To tell the story of The Eniola Sisters, I first need to tell you Monique's story. Monique was born on April 29, 1979 in Maryland. At the age of 2 she moved to Ibadan, Nigeria with her family. When she was 9 she returned to the states and lived in Brooklyn, NY. Following high school Monique attended The University of Buffalo (UB). In 2002, Monique graduated from UB with a B.S. in Occupational Therapy. She was motivated to continue her schooling and went back to UB in 2004. In 2007, Monique graduated with a Juris Doctor and MBA. She began her career as a lawyer with Hiscock and Barclay LLP in Buffalo, NY shortly after.
For many, the rigorous schooling would have been enough, but Monique was involved in many other projects. She was a Sunday School teacher and a Board Member for Bethesda Community Development Corporation. She also adopted several international children through World Life Ministries International with her allowance.
Sadly, on March 8, 2008 she passed away, after a short battle with cancer.
Before Monique’s passing, she and Eniola Sisters Founder, Chantele Scissum began developing a mentoring program similar to Eniola Sisters, but the plans never came to fruition.
Later in 2008, Chantele recognized the need for girls programming at her Church, New Life World Harvest Restoration Center in the Commodore Perry Community in Buffalo, NY. She reached out to the girls in the area, and the program began. The official "start" of the Eniola Sisters was April 29, 2009 (the date was chosen to honor Monique's birthday). Chantele couldn't think of a better name for the program than Eniola Sisters, after Monique's middle name.
The original program held “Sisterhood Meetings” to provide life skills instruction, character building, self esteem building, spiritual enrichment, and opportunities to build lasting friendships. In November 2010, Eniola Sisters added the one to one mentoring component to the program. Then, in 2011 Eniola Sisters was adopted by New Life Economic Community Development, a 501(c) 3 organization, and added the after-school program component.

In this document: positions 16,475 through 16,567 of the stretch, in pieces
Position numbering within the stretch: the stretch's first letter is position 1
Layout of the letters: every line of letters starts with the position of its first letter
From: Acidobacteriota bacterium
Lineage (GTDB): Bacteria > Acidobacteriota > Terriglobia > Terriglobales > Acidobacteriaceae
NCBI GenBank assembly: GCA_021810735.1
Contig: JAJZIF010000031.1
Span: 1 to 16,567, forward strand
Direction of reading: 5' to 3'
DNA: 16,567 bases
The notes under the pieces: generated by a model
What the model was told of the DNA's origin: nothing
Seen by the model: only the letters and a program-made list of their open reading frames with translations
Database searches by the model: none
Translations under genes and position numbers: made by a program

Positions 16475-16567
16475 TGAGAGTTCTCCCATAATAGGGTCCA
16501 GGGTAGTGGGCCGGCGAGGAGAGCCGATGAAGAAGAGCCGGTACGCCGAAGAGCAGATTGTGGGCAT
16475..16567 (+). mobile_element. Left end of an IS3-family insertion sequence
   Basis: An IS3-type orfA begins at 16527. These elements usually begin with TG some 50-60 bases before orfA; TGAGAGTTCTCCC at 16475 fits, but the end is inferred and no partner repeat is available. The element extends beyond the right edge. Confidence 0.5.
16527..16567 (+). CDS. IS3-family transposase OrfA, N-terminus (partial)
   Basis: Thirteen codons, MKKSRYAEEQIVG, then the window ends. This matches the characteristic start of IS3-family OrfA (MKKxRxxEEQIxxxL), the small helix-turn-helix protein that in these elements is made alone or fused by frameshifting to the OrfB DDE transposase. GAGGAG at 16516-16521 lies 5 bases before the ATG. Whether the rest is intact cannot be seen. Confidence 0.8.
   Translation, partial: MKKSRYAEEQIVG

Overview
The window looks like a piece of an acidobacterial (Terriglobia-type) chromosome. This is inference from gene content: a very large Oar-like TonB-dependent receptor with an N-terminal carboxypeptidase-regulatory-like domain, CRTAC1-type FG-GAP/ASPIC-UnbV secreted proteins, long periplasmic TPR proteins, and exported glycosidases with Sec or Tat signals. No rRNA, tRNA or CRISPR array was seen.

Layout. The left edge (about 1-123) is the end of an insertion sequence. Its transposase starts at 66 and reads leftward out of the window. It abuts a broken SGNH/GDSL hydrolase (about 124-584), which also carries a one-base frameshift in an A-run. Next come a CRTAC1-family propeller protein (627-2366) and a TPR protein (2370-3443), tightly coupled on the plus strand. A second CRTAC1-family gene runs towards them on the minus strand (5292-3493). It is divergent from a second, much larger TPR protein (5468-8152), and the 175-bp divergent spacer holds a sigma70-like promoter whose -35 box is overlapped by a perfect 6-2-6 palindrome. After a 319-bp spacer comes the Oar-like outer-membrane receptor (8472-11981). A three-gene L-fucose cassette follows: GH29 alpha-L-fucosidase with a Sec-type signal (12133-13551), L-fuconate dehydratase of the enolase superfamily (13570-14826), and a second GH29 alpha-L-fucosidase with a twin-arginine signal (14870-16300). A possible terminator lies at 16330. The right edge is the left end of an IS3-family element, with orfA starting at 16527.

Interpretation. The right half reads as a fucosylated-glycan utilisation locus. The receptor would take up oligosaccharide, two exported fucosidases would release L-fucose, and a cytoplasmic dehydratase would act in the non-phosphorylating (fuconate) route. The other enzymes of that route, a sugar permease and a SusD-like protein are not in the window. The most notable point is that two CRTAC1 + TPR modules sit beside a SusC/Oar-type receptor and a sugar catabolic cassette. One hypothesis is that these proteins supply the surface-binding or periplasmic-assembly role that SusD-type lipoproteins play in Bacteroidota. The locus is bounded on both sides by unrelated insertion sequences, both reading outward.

When the Eniola Sisters began, they served a small group of eight girls. Currently, the organization serves 95 girls, with more added every week!
Today the organization has many components including the after school group mentoring sessions, community based group mentoring, and sister to sister mentoring (one on one). The organization is run completely by volunteers (including the organizations leadership structure). They have been fortunate to partner with many other local groups including Gerard Place, Westminster Community Charter School, Merge Restaurant of Buffalo, Junior Achievement of WNY, Jericho Road Ministries, and Candy Kids Spa, to name a few.
When speaking with Chantele she said the mission of Eniola Sisters is, "To improve the lives of girls and empower girls to be their best selves." Chantele told me that girls today have many factors working against them. Department of Education research shows that nationally girls are falling behind in at least one subject area between 4th and 8th grades. Here in Western New York, teen pregnancy rates are the highest in the state, and obesity rates continue to grow. Besides physical and educational barriers, bullying is an increasing concern, deflating the self-esteem of many girls both locally and throughout the world.
Programs like the Eniola Sisters are doing an amazing job combating the challenges girls are faced with today by providing them with the necessary skills, knowledge and confidence to become successful leaders in the community. Many girls in the area, and across the country don't have the "role model" or female support to encourage them. Eniola Sisters are more than just another organization, they are a family, that continually supports the girls in their program.
Although the program is pretty new, there have been many "success stories". Chantele reflects on one in particular: " One of our “original” girls was 13 years old when the program first started. She was shy, quiet, very few friends, and had very low self esteem. She was hesitant to engage with her peers. She expressed being very unhappy with her appearance, and often expressed suicidal thoughts. Today, that same young lady is very involved in her church, community, and school. She has taken a leadership role in all of her extra curricular activities and has reported having several close friendships. She has attributed her growth to her involvement in Eniola Sisters and working with her mentor."
Parents, teachers and community partners can enroll girls in the program by calling (716) 835-0945 or visiting the website www.eniolasisters.org. If you are interested in volunteering, please contact the organization. They are always looking for volunteers to become mentors or assist with different activities.
CALL TO ACTION!
The community can get involved with Eniola Sisters in a variety of ways. They are currently accepting donations of arts and crafts supplies, travel sized hygiene products, Wal-Mart and Target gift cards, empty hygiene containers, electronic donations (cameras, video cameras, TVs, DVD players, etc), tickets to cultural events, and monetary donations. They are also looking for mentors and workshop facilitators. If you are in the "giving spirit" this holiday season, consider donating an item on this list to Eniola Sisters.